You may think of mindfulness as something practiced by Buddhist monks in some monastery in Tibet. But the ability to observe sensations, thoughts, emotions and our reaction to our environment in general, with detachment and without judgment, is proving to be useful tool in treating stress.
This concept of mindfulness has been incorporated into so called mindfulness based stress reduction (MBSR) with a program, developed by Professor Jon Kabat-Zinn at the University of Massachusetts Medical Center, in the 1970’s.
Kabat-Zin, who was himself trained in Buddhist practices from teachers like Tich Nhat Hanh, has in turn trained many coaches and MBSR programs are now available in many places in the US and Europe.
The program consists of a series of group workshops over the course of 8 weeks teaching mental exercises, yoga, breathing, and meditation. All with a focus on enhancing awareness of how we react to the world around us, and our brains tendency to habitual negative thoughts.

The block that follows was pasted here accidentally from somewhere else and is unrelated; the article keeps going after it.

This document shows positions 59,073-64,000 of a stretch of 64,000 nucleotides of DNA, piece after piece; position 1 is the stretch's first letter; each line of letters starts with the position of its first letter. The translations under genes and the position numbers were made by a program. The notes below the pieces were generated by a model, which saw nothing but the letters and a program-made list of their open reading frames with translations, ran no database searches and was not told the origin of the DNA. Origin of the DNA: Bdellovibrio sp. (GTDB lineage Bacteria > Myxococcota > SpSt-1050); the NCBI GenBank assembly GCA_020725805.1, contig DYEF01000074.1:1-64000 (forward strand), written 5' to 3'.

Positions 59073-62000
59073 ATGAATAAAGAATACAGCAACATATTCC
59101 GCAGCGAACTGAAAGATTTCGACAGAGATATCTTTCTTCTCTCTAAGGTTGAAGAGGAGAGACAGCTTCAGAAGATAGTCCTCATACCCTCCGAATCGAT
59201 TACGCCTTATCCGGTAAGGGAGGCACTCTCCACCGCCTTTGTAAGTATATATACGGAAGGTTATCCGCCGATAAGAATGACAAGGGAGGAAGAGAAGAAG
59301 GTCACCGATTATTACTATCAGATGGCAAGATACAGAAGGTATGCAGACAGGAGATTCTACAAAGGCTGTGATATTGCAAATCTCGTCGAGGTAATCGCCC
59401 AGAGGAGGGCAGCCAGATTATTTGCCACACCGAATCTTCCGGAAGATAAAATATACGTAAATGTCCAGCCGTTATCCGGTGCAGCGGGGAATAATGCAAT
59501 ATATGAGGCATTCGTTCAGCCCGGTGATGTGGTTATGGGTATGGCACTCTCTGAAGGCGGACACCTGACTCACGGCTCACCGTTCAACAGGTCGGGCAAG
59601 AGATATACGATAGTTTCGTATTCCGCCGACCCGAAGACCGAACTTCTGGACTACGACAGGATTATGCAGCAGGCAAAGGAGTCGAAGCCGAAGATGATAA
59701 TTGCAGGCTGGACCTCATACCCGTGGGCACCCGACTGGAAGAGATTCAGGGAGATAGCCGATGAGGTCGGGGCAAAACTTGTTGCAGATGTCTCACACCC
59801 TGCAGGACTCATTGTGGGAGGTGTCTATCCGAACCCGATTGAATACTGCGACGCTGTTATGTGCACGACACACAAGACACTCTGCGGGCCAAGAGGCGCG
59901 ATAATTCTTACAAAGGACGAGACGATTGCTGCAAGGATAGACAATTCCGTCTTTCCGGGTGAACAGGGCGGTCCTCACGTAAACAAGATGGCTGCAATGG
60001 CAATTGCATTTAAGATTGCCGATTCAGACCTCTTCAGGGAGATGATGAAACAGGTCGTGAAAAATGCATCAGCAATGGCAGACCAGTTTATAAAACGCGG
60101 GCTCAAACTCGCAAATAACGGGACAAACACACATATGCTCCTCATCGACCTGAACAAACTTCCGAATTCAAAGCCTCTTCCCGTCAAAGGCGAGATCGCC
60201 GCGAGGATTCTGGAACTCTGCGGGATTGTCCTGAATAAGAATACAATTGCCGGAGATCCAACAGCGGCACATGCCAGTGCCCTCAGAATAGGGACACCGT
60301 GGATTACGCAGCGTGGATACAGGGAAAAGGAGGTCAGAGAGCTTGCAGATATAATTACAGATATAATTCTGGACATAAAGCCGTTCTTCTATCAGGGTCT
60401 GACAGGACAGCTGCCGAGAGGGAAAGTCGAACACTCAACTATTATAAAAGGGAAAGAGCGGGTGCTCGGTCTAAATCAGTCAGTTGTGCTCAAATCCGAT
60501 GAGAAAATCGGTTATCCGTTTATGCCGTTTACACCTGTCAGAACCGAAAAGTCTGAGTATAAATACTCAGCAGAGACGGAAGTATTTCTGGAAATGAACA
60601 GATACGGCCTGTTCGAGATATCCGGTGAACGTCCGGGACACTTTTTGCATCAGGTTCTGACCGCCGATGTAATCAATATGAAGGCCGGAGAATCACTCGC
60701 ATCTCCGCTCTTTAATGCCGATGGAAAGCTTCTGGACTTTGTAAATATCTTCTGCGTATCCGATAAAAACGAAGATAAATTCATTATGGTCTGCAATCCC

In a detailed analysis of multiple studies assessing MBSR, published in Campbell Systemic Review in 2016, people with chronic pain, cancer, anxiety, depression and burn out showed a “moderate and constant positive effect” on both mental and somatic problems.
Neva Trenis, pupil of local instructor John McLaughlin MD, in Fredericksburg VA, notes “the techniques I learned in MBSR have helped me to put the briefest pause between a stressor and my reaction to it” and “It's in that pause that I find a choice to react or not. It takes lots of practice, but it's changing my life.”
Stress is a pervasive and harmful fact of life. There are many ways to combat it, but learning MBSR and to observe and understand how the mind creates stress within us by its negative reactions can be good for your mental and physical health.